9. Not letting eggs come to room temperature
Eggs are full of protein. This is what gives cakes strength. “Room-temperature eggs whisk up a lot faster and get more volume than cold eggs,” Josh says. “If I am making macarons or meringues, I will warm egg whites up over a double boiler to about 30 degrees to make sure they’re going to whip up nicely.”
Pro tip: If you’ve forgotten to take your eggs out early, Josh says, put them in a bowl of warm water for 10 minutes to heat them up straight away.
10. Beating around the bush
Ever wondered why your egg whites never seem to form stiff peaks? “Fat inhibits egg whites from whipping,” Josh says. “So if you’ve measured out your butter and there’s even the tiniest thin film left on the bowl, you can whisk for hours and they won’t do anything.”
Same goes when you’re separating egg whites. “If there’s even a sliver of egg yolk in there – forget about it. It’s never going to whip up.”
Pro tip: Josh says to always err on the side of caution and make sure everything is clean and sanitised – hands included – before you try to whip your eggs into shape.
11. Not using fresh eggs
“I always thought an egg was an egg,” Josh says. “But when I had a chicken a few years ago I was amazed at just how thick the egg whites were when the egg was fresh compared to store bought.”
Pro tip: You can always tell an old egg, Josh says, because if you crack it into a pan, the egg white will run everywhere because the protein has started to break down. “Fresh eggs have a lot more protein, so they are a lot more stable when used in baking.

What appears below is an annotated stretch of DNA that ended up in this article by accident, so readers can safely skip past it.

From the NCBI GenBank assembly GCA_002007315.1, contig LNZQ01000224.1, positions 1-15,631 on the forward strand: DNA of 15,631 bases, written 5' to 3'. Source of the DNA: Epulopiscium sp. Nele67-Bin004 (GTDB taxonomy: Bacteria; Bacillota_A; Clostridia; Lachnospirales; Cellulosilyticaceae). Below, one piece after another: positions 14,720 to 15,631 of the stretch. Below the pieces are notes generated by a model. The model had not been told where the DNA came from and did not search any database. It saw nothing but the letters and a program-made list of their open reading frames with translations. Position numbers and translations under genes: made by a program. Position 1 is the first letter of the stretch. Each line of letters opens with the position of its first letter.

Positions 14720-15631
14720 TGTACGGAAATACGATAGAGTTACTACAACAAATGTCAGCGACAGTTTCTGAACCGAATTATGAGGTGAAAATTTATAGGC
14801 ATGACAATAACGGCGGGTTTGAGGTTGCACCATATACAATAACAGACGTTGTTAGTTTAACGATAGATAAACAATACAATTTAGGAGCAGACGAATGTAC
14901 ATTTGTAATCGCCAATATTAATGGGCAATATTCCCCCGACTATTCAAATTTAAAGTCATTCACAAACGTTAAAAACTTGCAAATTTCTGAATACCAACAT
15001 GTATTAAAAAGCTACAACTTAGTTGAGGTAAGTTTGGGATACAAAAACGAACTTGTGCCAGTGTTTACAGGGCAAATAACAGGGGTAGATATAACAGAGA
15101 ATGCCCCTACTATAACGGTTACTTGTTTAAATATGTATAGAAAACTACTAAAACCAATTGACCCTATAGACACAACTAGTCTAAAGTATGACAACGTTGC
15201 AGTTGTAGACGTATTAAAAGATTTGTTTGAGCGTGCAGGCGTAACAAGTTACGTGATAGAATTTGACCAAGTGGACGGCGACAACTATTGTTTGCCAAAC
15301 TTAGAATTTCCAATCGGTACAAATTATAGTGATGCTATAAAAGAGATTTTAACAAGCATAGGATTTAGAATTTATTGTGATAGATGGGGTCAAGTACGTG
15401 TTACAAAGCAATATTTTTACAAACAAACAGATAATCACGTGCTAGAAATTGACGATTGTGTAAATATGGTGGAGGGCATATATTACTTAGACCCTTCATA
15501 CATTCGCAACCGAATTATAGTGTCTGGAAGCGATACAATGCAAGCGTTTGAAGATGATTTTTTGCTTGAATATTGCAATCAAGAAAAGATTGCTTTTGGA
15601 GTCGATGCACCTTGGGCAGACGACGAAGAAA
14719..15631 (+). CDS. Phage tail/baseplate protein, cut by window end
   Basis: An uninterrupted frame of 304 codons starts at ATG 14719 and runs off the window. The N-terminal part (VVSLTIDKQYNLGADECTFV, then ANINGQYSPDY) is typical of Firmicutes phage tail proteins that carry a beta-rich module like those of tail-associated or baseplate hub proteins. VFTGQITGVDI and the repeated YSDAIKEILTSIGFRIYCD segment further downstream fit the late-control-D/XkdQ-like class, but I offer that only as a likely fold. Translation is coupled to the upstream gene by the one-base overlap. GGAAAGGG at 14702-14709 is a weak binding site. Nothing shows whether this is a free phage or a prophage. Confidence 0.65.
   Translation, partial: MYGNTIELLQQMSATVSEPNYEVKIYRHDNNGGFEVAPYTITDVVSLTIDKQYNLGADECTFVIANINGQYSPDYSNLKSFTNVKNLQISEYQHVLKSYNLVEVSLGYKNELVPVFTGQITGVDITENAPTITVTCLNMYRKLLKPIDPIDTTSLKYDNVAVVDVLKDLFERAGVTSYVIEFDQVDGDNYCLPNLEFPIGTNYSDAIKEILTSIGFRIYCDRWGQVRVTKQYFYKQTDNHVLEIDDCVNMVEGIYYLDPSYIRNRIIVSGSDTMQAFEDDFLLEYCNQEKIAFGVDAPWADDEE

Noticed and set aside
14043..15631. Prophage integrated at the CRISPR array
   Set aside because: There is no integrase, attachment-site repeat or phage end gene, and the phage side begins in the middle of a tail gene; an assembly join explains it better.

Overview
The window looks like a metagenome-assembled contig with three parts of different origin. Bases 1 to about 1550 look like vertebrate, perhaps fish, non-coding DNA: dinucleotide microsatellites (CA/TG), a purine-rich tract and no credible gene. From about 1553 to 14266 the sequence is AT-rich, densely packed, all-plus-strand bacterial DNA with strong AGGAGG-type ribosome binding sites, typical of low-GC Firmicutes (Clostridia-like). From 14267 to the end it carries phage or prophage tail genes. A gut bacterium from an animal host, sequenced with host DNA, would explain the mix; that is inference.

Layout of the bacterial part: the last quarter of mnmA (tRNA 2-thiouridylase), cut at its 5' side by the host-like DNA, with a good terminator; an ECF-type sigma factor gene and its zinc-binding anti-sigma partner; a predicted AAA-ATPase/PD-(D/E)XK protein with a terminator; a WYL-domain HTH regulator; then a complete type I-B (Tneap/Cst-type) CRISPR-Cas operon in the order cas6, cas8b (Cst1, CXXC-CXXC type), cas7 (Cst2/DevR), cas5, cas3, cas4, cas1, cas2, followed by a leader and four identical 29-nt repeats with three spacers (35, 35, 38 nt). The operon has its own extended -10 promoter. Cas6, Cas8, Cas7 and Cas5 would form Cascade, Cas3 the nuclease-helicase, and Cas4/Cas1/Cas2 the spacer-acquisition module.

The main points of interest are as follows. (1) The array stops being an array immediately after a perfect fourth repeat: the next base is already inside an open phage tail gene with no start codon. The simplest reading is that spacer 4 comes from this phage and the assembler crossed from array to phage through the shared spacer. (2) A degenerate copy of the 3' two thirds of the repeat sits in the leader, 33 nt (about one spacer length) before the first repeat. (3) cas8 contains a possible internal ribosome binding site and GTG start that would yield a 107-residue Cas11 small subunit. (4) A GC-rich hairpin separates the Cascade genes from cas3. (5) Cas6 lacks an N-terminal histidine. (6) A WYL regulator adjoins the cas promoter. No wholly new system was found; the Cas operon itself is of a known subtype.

12. Killing your yeast
Salt and yeast are not friends. “When you’re making bread, for example, if you have a live culture like yeast, and you add salt into the mix when you’re weighing out/sifting your dry ingredients, you can potentially kill the yeast, which means you’ll have flat bread.”
Pro tip: If you’re working with dried yeast, Josh says, always rehydrate first. “Add some water, give it a whisk, then let it sit for 5-10 mins. When the yeast starts to come alive you’ll start to get little bubbles.
13. Not planning ahead
As anyone who has ever watched MasterChef can attest, being organised in the kitchen is essential. This includes reading the recipe before you lift a utensil. “Some recipes are not written in the order of how they should be produced,” Josh says. “So always read through the whole recipe first so you understand all the steps before you start. If it’s a recipe that you haven’t made before, or has lots of steps, make sure you have all your ingredients sifted, prepped and weighed out."
Pro tip: "The more prep you do, the easier it’ll be once you get started.”